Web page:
Anthem, the only insurance company in the exchange this year, says roughly 35,000 out of the 40,000 who enrolled through healthcare.gov are paid up.

That's a higher percent than estimates put out by Republican members of the U.S. House Energy and Commerce Committee. Their report released April 30th stated that just 67% of enrollees nationally had paid their first month’s premium.

Healthcare.gov Appears To Be A Good Deal For States

May 8, 2014
via RI.gov

New Englanders are a frugal bunch, so they may want to take note that when it comes to the Affordable Care Act, healthcare.gov was more efficient than the state-run exchanges.

A new report out from a former Obama Administration official finds that the cost-per-enrollee was lower in federally-run exchanges than in state-run exchanges.

Enrollment In Obamacare Tops 40,000

May 1, 2014

More than 40,000 New Hampshire residents enrolled in health plans through the Affordable Care Act, according to new figures out from the federal government.

Nearly half the sign-ups came during a March and April surge, erasing a poor showing in the early months when healthcare.gov was plagued by technical glitches.

Even supporters of the law reacted with surprise to the final tally for the open enrollment period.

Via Flickr CC

After several stops and starts, the Insurance Department has agreed to a formal hearing on the adequacy of Anthem’s narrow network of hospitals.

The move stems from a complaint filed by East Rochester resident Margaret McCarthy. She says she’s been aggrieved by Anthem’s decision to exclude Frisbie Memorial Hospital from its network for plans sold through the Affordable Care Act.

State Awaits Approval Of Medicaid Expansion Plan

Apr 28, 2014

The state is bumping up against an intended start date for Medicaid expansion sign-ups.

The bi-partisan plan agreed to earlier this year originally called for a two-month early enrollment period beginning May 1st with coverage starting in July, but the Centers for Medicare and Medicaid Services hasn’t yet signed off on the package.

Governor Hassan says her administration continues to work closely with federal regulators.

Todd Bookman / NHPR

The Insurance Department kicked off a series of public meetings on Wednesday looking into network adequacy standards, with a focus on health plans that exclude doctors and hospitals.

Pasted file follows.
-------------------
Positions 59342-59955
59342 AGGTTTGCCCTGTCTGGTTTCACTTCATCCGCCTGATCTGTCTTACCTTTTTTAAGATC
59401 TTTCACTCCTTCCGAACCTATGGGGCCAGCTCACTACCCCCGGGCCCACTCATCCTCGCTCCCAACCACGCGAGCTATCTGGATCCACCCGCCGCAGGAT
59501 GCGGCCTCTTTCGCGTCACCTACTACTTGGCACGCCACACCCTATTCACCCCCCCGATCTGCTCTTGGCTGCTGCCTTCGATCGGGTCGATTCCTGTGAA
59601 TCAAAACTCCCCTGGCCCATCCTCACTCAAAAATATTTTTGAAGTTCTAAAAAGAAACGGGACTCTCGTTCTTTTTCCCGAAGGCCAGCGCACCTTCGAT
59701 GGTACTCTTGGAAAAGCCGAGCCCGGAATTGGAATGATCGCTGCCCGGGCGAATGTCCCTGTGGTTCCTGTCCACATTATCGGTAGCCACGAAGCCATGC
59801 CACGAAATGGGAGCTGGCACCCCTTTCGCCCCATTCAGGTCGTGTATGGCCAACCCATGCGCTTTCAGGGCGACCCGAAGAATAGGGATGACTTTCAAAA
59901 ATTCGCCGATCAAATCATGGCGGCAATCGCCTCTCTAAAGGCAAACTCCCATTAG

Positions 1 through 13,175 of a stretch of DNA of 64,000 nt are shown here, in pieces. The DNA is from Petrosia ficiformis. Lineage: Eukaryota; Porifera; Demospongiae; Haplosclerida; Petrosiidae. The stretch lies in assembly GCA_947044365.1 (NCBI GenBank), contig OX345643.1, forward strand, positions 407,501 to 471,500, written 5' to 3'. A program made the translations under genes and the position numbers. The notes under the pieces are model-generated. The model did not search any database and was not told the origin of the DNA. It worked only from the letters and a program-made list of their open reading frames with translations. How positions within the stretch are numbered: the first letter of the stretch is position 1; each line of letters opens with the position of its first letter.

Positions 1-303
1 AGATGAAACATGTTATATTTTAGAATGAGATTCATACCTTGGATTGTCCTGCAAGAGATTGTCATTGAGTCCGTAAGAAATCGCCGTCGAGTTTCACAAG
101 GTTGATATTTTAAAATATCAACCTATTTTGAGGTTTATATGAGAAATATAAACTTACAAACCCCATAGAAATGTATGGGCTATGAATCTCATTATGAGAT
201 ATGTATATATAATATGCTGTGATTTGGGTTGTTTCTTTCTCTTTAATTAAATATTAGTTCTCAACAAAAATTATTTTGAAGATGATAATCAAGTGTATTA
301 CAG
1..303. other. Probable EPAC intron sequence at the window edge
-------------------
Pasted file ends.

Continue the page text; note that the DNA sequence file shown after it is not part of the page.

Anthem’s ‘narrow network’ plans—the only option available through so-called ObamaCare this year—left out 10 of New Hampshire’s 26 hospitals, forcing some consumers to switch doctors.

The Insurance Department found Anthem’s plans met the current standards for coverage, which take into account the distance patients must travel for care.

Todd Bookman / NHPR

You don’t drop everything to go get a colonoscopy.

But after a decade of waiting, 63-year old Richard Coll of Manchester knew he couldn’t keep putting it off.

“It’s something you got to do, you’re supposed to do," says Coll. "There’s a little history in my family, so I was encouraged to do it.”

But he doesn’t have insurance and the price tag—actually the lack of a price tag-—kept getting in the way.

“[I was] shopping around, and everyone I asked, whether it was the doctor or an institution like a hospital, they looked at me like I was crazy,” says Coll.

The New Hampshire Insurance Department is disputing a report that claims a 90% spike in individual premiums under the Affordable Care Act. The report from Morgan Stanley, which has become the latest flashpoint in the political battle over Obamacare, was based on a national survey of insurance brokers.

The number of Medicaid enrollees in New Hampshire is up 4% since last October, according to new data from the federal government. More than 133,000 people were enrolled as of February, compared with roughly 127,000 recipients before the launch of the Affordable Care Act.

Hassan Delays Portion Of Medicaid Managed Care Plan

Apr 3, 2014
Todd Bookman / NHPR

The transition of New Hampshire's Medicaid program to what’s called ‘managed care’ was supposed to be phased in over three years.

First, private companies would take over administration of medical care for more than 100,000 recipients. In year two, services for people with developmental disabilities, including supports such as 24-hour aides and housing would switch over. And then, lastly, newly eligible recipients through Medicaid expansion would get benefits arranged through the managed care companies.

Todd Bookman / NHPR

Like many kids with autism, Hunter Picknell has trouble expressing himself.